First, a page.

Shakira's Super Bowl Ululation is Actually an Arabic Tradition
We learned a lot last night.
We learned that Andy Reid can manage a clock. We learned that Jennifer Lopez still has it, although if you watched Hustlers you already knew that. We also learned that some people were offended by the halftime performance with Shakira because it was “racy” or “smutty” or some other assorted nonsense, which is crazy to me because Adam Levine took his shirt off last year and nobody got bent out of shape over that.
Two clips were shared more than any others last night on social media. The first was this bit of booty shaking, which really piqued some interest, if you know that I mean:
And the second was this amazing turkey call/ululation that sounded like the thing you used to do when you played “cowboys and Indians” with your friends back in the day (which I think is now offensive in 2020.) You used to put your hand over your mouth and then move it back and forth real fast, to emulate a high-pitched war cry or battle call or something like that.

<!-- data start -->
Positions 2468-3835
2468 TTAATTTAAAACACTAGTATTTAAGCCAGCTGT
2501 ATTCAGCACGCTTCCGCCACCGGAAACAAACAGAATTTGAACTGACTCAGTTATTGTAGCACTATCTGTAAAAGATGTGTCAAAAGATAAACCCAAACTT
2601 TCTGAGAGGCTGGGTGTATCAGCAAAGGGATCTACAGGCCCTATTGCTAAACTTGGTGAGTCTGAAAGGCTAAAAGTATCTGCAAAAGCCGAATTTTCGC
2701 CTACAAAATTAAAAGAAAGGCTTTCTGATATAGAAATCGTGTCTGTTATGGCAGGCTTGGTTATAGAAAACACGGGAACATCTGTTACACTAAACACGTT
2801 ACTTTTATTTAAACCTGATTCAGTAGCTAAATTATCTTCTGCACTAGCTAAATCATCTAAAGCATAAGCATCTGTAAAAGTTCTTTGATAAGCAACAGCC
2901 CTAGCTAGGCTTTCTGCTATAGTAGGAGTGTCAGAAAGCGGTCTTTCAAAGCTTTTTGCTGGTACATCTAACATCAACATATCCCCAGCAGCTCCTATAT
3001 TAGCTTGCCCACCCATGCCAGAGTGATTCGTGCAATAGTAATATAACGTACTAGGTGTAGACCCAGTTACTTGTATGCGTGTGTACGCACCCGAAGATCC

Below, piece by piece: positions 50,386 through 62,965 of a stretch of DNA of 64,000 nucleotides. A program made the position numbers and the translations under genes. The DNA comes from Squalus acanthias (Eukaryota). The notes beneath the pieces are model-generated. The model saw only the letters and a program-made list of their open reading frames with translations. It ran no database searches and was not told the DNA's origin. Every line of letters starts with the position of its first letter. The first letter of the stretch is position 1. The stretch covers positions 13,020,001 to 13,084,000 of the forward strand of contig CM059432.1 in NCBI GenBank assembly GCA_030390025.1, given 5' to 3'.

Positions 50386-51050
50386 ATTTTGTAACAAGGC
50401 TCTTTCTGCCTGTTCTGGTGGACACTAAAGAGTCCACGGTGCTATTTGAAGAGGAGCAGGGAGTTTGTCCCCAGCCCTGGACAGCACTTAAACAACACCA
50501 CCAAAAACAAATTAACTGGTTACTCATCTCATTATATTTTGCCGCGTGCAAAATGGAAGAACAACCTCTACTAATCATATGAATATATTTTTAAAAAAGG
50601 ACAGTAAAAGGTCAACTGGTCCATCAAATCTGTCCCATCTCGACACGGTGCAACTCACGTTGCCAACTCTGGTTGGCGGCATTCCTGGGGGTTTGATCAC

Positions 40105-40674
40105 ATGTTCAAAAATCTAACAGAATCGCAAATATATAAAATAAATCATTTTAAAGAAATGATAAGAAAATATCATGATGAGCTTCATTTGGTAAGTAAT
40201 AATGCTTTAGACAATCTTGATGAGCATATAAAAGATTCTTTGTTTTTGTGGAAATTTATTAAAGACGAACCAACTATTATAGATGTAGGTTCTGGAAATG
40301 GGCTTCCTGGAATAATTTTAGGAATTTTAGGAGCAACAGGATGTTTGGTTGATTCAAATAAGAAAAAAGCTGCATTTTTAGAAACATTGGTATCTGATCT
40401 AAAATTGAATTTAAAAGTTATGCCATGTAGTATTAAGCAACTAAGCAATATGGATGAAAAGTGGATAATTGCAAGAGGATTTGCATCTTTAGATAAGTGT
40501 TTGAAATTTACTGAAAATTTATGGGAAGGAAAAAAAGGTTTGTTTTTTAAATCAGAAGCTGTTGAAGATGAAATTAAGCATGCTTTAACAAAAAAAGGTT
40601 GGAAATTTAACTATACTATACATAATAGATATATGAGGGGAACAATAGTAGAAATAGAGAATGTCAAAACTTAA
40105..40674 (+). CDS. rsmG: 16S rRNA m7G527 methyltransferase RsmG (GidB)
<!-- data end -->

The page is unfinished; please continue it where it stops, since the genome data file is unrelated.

Shakira did it this way:
Not sure what Shakira did here but I’m still into it https://t.co/xx2X7jxOOS
— Gifdsports (@gifdsports) February 3, 2020
I learned two things about this last night:
- this is called a “Zaghrouta,” which is a traditional Arabic thing you do when you’re cheering or excited
- Shakira’s father has Lebanese roots
Hatem Bazian, a senior lecturer in Near Eastern and ethnic studies at the University of California at Berkeley, told The Washington Post that he immediately recognized the unusual noise as a zaghrouta.
The expression has a “long-standing cultural presence” in countries such as Syria, Jordan and Lebanon, Bazian said. It is most commonly used by women at weddings in call-and-response form, but it has variations that make appearances at graduations and birthdays.
“It definitely has a long history without putting a particular date to it,” he said. “So much so that no wedding or celebration would be complete without having a zaghrouta expression taking place.”
Shakira’s usage can be most closely compared to an American cowboy shouting “yee-haw!” in celebration, Bazian said.
You learn something new every day.
For this reason, and other reasons, the Shakira and Jennifer Lopez performance now goes on my Mount Rushmore of Super Bowl halftime shows.